Author Topic: D51-200 Tender Locomotive 2-8-2  (Read 5051 times)

Offline J.L.

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Re: D51-200 Tender Locomotive 2-8-2
« Reply #135 on: May 15, 2019, 02:23:07 PM »
The upper floor has been bolted in place.

Before we turn the model over to place the cab, let's have a look at some of the interesting parts on each side under the floorboards.

The second picture shows the compressor with its components on the left side.

The third.shot shows the pump, fire hydrant and the filter on the right.

Offline J.L.

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Armrests
« Reply #136 on: May 15, 2019, 06:52:07 PM »
While waiting for some epoxy to dry, I primed the armrests that will fit in the windows.
I've been raving about the details found on the Japanese D51 that took over four years to build, but this one isn't too shabby either.

I'd never thought about it before, but when you put your arm out of a window, your elbow sticks out further. So you would want the armrest padding to stick out the window as well.

But then, how do you close the window?

I looked at the castings closely and found that they pivot! There is a pivot  pin below the pad so that the rest can be tipped up vertically to let the window close as it passes the armrest.

This model has those articulated armrests.

Not bad.

John

Offline b.lindsey

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Re: D51-200 Tender Locomotive 2-8-2
« Reply #137 on: May 15, 2019, 09:52:46 PM »
Not bad?? That is amazing John. They really have thought of everything!!

Bill

Offline J.L.

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Re: D51-200 Tender Locomotive 2-8-2
« Reply #138 on: May 17, 2019, 12:40:54 PM »
Yes, that's what I thought too until I saw that Japanese model of the D51.

I ran into my first glitch. When the cab was lowered onto the floors, the holes did not line up quite right to let the cab slide forward to make a nice tight fit with the running boards out in front.

I knew I couldn't enlarge such thin brass to enlarge the mounting holes with a twist drill, but then thought of a #1 HS reamer in the tool cabinet that had been used to cut Morse Taper holes in the tailstock of the diorama metal lathe.

It worked like a charm. Having that #1 saved the day.

Offline Ye-Ole Steam Dude

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Re: D51-200 Tender Locomotive 2-8-2
« Reply #139 on: May 17, 2019, 02:43:12 PM »
Hello JL,

Great shot inside the cab and all of the controls.

Have a great day,
Thomas

Offline J.L.

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Re: D51-200 Tender Locomotive 2-8-2
« Reply #140 on: May 17, 2019, 04:59:44 PM »
Thanks Thomas. The 10 second delay on the camera let me get the cab placed over the firebox before the shutter fired. Too much light coming in from that window on my left though.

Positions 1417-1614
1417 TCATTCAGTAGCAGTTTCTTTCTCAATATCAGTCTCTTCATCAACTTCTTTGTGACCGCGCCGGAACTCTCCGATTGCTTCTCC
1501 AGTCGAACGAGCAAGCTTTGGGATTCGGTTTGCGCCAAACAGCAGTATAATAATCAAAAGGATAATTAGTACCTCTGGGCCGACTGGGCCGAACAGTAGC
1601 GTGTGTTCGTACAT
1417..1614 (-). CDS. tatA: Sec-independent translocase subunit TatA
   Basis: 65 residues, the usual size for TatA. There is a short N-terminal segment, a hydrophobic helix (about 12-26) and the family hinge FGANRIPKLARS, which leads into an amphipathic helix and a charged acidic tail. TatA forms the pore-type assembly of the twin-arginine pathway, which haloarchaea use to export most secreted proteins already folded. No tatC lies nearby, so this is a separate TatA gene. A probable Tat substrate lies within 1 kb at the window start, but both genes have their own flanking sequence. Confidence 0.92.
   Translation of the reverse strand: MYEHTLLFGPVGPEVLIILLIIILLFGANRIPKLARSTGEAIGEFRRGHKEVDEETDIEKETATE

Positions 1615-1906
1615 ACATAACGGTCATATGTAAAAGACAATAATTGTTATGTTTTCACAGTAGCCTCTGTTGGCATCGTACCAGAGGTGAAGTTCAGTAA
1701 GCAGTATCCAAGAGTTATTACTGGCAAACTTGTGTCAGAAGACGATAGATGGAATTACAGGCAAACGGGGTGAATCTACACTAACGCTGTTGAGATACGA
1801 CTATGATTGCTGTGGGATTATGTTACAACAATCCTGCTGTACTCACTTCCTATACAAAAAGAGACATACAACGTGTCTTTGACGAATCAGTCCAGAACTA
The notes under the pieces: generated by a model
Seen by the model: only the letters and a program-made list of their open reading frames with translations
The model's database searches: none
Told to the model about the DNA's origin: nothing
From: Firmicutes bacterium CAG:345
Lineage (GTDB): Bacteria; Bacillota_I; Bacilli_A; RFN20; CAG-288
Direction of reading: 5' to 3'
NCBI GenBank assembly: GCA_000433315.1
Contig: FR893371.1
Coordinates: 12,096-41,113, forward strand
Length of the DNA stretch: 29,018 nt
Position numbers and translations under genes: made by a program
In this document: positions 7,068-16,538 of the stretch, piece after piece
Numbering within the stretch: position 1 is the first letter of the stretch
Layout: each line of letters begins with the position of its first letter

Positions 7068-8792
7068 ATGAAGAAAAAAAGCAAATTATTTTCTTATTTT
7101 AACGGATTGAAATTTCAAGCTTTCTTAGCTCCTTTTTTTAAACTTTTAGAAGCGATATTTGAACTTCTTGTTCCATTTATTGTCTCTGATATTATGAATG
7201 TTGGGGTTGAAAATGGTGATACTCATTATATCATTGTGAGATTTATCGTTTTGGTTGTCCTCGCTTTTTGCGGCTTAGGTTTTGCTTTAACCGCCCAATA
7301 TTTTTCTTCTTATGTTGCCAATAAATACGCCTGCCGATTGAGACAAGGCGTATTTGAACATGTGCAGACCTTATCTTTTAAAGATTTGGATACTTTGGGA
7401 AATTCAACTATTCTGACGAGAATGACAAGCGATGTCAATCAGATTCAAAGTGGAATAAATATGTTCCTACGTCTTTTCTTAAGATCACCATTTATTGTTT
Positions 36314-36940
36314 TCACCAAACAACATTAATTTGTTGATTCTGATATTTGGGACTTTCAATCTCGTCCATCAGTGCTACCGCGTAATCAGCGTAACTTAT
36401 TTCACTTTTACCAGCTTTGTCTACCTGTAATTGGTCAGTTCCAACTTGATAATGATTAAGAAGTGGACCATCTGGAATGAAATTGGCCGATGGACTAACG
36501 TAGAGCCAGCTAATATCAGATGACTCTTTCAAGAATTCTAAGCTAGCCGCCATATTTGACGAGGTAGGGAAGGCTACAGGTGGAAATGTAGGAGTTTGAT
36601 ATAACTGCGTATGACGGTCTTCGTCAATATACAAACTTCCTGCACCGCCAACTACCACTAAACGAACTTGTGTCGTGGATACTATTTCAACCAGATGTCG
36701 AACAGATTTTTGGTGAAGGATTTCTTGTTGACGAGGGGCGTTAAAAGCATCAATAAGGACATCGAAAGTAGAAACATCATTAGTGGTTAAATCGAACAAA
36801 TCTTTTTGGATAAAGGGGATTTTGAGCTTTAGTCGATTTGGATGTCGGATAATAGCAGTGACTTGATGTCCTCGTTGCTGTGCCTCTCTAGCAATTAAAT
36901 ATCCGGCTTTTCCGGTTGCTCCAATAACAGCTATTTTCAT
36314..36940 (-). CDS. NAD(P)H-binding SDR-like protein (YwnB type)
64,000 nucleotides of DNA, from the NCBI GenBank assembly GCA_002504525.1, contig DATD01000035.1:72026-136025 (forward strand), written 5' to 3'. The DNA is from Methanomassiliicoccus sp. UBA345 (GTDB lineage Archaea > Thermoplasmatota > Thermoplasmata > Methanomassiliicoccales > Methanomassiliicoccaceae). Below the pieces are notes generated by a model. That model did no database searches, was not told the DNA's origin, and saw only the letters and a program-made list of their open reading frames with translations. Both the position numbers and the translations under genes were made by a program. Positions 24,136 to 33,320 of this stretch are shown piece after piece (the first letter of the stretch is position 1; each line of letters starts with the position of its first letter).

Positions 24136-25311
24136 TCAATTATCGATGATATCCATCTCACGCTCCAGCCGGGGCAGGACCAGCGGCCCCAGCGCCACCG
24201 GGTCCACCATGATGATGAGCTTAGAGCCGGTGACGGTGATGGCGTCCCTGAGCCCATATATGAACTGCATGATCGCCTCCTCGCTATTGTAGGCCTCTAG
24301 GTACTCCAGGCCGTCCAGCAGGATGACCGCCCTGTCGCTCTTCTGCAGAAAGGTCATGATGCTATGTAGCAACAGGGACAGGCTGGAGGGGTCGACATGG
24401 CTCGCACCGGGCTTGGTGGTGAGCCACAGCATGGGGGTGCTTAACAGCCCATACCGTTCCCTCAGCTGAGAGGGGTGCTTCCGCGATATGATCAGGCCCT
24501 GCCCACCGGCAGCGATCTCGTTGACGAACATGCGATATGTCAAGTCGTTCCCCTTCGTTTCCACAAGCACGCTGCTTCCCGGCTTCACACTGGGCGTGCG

Success. The cab is mounted. The instructions do not want the roof firmly fixed until step 96 - early July?


Offline b.lindsey

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Re: D51-200 Tender Locomotive 2-8-2
« Reply #141 on: May 18, 2019, 12:43:39 AM »
At this rate....mid June 😁. Nice looking seats, what is the material for them?

Bill

Offline J.L.

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The Leading Wheels in the Pony Truck
« Reply #142 on: May 18, 2019, 07:55:56 PM »
Hi Bill,
Rememer those boxes stacked in the front hall? We are half way through them.

The seats are solid zinc! A little bit of 'blue bird' satin acrylic paint gives us a nice upholstered look. All we need sitting on the seat are a pair of the driver's white cotton gloves.  :Lol:

The two front wheels are mounted on the undercarriage.

Edit: Forgot the equalizing stabilizers on each side of the frame. Added now but not shown.


« Last Edit: May 18, 2019, 08:31:04 PM by J.L. »

Offline b.lindsey

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Re: D51-200 Tender Locomotive 2-8-2
« Reply #143 on: May 18, 2019, 09:06:29 PM »
The blue paint did the trick then. They look far more cushy that zinc ;)

Bill

Offline J.L.

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The Trailing Truck
« Reply #144 on: May 19, 2019, 02:57:03 PM »
Rightly so.

The frame, wheels and bearings of the trailng truck have been assembled.
I had no idea so much was going to be involved with the suspension of this part later. Apparnetly some bolts have to be removed and set aside while more suspension parts are built and added (photo 3).

« Last Edit: May 19, 2019, 03:00:23 PM by J.L. »

Offline J.L.

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Re: D51-200 Tender Locomotive 2-8-2
« Reply #145 on: May 19, 2019, 06:56:42 PM »
Brass trim really adds a touch of class around the deflectors. While waiting for the primer to dry on the trailing wheel parts, I had a go at gluing them on with thin CA adhesive.

Little clips bought at a dollar store really came in handy for holding the trim on the outside and the bolsters on the inside in place.

The glue wicked itself along the join quite nicely. In a few spots it ran onto the flat portion of the deflector, but was easily removed with a file and fine sandpaper.